Thursday, October 5

St. Parallelogram

Robyn Hitchcock released his latest recording this week - Olé! Tarantula. As Hitchcock is sort of my one true obsession - I inevitably buy everything I can get my hands on (even buying an entirely slipshod bootleg compilation when I was on my honeymoon in Portugal, just for "The Ghost In You" and "Calvary Cross"), I was waiting for my excellent local record store to open on Tuesday. Hitchcock is an original; of course this means he rarely puts out a consistently excellent album, but among the dross there is always some melody or lyrical twist that carves a little notch in your brain, which snags a thought now and again and compels you to hear that song.

One of my problems with the path Hitchcock traveled in recent years has been the sublimation of his pop sensibilities. From the seventies with The Soft Boys through the Egyptians years to the nineties solo albums, he reveled in the Beatle-esque hook. But after his millennial stint with a reunited Soft Boys, he seemed to shut it down, releasing the soporific Luxor and the alt-country tinged Spooked (which has moments, but also real stinkers like "We're Gonna Live In The Trees"). Olé! Tarantula has reclaimed that past with a vengeance. But is it any good? The short answer is yes. The long answer is to bring back something I used to do - the real-time commentary, track by track.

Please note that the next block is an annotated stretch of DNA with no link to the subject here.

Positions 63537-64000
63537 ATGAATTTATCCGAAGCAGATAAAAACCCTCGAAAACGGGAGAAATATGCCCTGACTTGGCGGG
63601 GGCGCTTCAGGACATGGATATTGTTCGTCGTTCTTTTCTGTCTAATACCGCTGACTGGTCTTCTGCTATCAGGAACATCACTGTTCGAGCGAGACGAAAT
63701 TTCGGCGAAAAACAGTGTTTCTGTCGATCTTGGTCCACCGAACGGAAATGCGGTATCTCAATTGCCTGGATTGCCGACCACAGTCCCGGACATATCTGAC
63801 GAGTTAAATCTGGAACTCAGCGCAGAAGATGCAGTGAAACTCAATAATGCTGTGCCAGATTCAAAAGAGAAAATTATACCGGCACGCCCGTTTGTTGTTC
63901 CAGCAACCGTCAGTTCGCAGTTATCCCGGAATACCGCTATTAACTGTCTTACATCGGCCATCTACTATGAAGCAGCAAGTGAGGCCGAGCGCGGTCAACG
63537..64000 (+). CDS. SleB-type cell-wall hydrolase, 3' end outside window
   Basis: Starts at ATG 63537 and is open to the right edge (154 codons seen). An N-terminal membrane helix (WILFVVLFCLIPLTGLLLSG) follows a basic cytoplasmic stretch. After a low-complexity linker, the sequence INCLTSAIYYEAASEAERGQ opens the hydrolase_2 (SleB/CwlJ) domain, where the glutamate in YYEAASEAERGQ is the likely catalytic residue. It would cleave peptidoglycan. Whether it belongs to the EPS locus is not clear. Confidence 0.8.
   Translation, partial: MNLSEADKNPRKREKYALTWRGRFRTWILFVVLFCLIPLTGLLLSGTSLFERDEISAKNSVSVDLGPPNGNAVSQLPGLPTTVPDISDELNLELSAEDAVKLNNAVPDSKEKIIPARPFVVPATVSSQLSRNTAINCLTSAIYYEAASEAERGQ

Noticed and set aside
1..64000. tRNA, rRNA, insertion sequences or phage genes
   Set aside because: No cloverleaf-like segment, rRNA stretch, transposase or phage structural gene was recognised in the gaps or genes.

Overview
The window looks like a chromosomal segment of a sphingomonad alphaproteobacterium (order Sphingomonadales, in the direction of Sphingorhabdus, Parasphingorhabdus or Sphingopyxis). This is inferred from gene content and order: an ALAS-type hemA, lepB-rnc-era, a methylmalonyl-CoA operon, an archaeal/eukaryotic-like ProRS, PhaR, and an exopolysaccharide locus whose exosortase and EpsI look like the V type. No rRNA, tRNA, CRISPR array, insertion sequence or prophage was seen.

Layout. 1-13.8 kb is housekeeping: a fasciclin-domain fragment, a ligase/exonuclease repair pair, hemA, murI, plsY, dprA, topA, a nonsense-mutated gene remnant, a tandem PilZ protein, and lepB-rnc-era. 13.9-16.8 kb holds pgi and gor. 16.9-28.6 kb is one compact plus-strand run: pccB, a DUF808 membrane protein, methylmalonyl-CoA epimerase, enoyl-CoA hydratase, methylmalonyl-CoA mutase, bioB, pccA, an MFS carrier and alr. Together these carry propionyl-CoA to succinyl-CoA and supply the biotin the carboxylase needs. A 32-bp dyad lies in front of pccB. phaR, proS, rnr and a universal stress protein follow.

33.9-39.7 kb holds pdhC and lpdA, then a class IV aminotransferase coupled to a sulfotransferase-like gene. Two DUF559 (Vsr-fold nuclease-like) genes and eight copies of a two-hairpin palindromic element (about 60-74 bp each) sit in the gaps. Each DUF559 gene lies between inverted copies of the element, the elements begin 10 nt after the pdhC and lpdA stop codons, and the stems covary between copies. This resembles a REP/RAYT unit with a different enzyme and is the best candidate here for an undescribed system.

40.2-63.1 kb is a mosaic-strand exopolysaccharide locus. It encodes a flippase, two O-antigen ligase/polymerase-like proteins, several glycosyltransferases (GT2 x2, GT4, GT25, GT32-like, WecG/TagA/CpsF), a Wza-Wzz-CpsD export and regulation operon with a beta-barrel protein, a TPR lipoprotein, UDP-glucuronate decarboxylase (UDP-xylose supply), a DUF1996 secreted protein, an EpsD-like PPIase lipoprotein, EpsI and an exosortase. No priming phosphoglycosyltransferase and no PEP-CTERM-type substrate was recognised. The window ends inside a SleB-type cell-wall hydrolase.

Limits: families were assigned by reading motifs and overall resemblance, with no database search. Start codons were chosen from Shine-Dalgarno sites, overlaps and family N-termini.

"Adventure Rocket Ship" starts us off in harmony, minor-key build. Second guitarist is helping this track, allowing color to ply the spaces around the riff. Absolutely nonsensical lyrics, redeemed by the "You crash upon a star" harmonies. after two minutes, it approaches take-off, building, then - it ends.

The guitar figure (pardon, my terminology is ass, as is my understanding of 7ths
and Phrygian dominants etc.) that opens the next track "Underground Sun" is prototypical Hitchcock, a swirling Byrdsian loop. I swear I know this song - it is such a kissing cousin of earlier works (very Element of Light, without the eighties drums). Hey - that's old Egyptian Morris Windsor singing harmonies on these! No wonder it's familiar. Silly me!

It's cranking along. Oh no, saxophones! After Hitchcock slammed them after the Groovy Decay/Decoy debacle (Of course, he used them again shortly thereafter. Live and learn). "Museum of Sex" isn't new. I know this song from live recordings. Of course, the arrangement is different - I've never heard this outside of solo shows. Hand claps. I like hand claps. This sounds a great deal like the Jon Brion stuff from Jewels For Sophia. Clapping, saxophones, chu-chu-chung guitar. So far, no standouts. Solid.